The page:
Image: Professor Jason Sperry holding a bag of thawed plasma (Photo courtesy of Tim Betler/UPMC).
A new study shows that prehospital administration of blood plasma during air triage increases survival of traumatically injured patients with severe bleeding.
A phase 3 randomized trial conducted by researchers at Parkland Memorial Hospital (Dallas, TX, USA), the University of Pittsburgh Medical Center (UPMC; PA, USA), and other institutions compared outcomes in a cohort of 501 trauma patients in danger of hemorrhagic shock transported to nine participating trauma centers. About half received two units of blood plasma during air medical transport, and the others did not. Most study participants were men who had suffered a blunt trauma, such as from a fall from a height or a vehicle crash.
Air medical bases at each participating institution were randomized to administer plasma or standard care at one-month intervals. When the air transport teams were called to duty during the plasma interval, they administered two units of plasma to the patients as soon as they were deemed eligible for the trial. If the two units were completed during the flight, the team would revert to standard care. If not, the plasma would continue to be administered when the patient arrived at the trauma center.
The results revealed that 76.8% of the patients who received plasma during air transport were alive after 30 days, compared to 67% of those who received standard care; plasma patients also had lower 24-hour and in-hospital mortality. In addition, median prothrombin-time ratio was lower in the plasma group upon arrival at the trauma center. No differences were noted with respect to multi-organ failure, acute respiratory distress syndrome (ARDS), nosocomial infections, or allergic or transfusion-related reactions. The study was published on July 26, 2018, in the New England Journal of Medicine (NEJM).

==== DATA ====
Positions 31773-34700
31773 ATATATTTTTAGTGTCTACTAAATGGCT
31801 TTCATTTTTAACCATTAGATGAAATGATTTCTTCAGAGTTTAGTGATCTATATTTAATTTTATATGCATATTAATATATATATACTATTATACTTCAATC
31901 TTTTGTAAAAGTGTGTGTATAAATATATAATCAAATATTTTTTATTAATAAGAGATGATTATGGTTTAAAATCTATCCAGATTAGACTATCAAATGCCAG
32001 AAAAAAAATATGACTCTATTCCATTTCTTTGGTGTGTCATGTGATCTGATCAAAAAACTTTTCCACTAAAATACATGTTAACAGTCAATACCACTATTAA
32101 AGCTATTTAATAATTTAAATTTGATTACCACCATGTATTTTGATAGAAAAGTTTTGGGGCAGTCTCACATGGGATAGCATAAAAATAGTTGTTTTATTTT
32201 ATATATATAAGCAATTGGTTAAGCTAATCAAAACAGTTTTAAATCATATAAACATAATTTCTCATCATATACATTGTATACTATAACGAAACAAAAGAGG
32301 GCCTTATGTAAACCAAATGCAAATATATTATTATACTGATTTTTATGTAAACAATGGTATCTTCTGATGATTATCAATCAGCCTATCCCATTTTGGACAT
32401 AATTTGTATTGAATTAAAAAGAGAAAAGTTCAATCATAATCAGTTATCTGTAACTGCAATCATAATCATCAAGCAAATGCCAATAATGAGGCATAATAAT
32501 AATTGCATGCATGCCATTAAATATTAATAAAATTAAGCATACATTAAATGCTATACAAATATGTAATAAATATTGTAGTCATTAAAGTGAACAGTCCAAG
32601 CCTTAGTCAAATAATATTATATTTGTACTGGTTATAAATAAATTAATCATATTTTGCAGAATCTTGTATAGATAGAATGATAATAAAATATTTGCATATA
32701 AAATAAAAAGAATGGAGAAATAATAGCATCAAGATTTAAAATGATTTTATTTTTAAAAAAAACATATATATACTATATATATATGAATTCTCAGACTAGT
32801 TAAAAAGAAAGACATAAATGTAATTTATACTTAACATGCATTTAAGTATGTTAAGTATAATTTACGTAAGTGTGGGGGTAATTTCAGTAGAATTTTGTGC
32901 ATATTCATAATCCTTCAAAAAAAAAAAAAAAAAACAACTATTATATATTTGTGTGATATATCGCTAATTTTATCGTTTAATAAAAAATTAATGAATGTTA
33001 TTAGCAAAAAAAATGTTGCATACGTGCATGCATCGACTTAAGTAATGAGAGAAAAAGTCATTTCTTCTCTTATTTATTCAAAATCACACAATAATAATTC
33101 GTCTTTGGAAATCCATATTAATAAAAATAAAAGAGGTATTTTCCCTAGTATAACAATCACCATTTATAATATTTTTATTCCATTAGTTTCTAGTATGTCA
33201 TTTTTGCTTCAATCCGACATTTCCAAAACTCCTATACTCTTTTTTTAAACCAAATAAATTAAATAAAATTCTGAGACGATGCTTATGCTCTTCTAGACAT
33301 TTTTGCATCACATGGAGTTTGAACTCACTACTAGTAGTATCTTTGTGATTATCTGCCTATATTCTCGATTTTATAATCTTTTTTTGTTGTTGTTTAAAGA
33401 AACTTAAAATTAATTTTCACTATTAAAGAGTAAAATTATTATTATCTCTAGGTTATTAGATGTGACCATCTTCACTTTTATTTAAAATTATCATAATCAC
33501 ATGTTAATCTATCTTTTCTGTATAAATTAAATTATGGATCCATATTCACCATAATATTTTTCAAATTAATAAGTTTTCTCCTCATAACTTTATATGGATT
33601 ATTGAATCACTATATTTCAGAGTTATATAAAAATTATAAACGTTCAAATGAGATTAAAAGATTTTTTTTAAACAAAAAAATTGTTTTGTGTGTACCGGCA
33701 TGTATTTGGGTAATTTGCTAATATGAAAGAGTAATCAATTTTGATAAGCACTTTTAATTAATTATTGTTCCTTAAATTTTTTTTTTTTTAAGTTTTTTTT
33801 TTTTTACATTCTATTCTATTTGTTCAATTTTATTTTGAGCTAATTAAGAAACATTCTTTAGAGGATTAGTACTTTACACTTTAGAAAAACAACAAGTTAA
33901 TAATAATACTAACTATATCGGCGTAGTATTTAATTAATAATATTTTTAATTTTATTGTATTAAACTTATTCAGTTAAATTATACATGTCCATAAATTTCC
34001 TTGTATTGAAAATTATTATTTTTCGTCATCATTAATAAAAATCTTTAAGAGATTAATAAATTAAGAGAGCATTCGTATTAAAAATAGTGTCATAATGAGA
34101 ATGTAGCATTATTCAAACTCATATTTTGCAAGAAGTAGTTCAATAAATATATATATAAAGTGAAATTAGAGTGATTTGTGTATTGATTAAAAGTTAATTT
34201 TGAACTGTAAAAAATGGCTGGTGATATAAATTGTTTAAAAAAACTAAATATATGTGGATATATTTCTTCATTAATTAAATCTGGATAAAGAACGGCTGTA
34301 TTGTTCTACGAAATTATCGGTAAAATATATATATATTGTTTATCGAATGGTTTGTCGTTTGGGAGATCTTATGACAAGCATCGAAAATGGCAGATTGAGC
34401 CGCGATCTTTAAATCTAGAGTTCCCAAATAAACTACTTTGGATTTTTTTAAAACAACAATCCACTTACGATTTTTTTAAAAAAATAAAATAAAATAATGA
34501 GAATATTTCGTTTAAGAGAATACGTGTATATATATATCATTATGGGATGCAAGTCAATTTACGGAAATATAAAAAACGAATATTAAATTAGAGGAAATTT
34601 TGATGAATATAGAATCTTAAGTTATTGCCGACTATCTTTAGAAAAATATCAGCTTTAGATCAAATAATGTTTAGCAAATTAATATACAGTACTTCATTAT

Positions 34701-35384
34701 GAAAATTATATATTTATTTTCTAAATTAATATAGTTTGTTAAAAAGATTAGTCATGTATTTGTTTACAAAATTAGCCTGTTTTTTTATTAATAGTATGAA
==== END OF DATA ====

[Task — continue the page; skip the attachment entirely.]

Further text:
“These results have the power to significantly alter trauma resuscitation, and their importance to the trauma community cannot be overstated,” said co-lead author Professor Jason Sperry, MD, MPH, of the UPMC departments of surgery and critical care medicine. “This is the first trial in a quarter century to have the potential to alter pre-hospital care so considerably.”
Blood plasma is a yellowish liquid component of blood in which red blood cells (RBCs) and lymphocytes are suspended, making it the “extracellular matrix” of blood cells. Composed of water, proteins, and clotting factors, plasma carries nutrients to the body’s cells and flushes waste products to be excreted by the body. Along with platelets, plasma-clotting factors help repair damage to blood vessels and stanch bleeding. Frozen plasma can be kept at -25°C or lower for up to three years, and can be used for five days after thawing.
Parkland Memorial Hospital
University of Pittsburgh Medical Center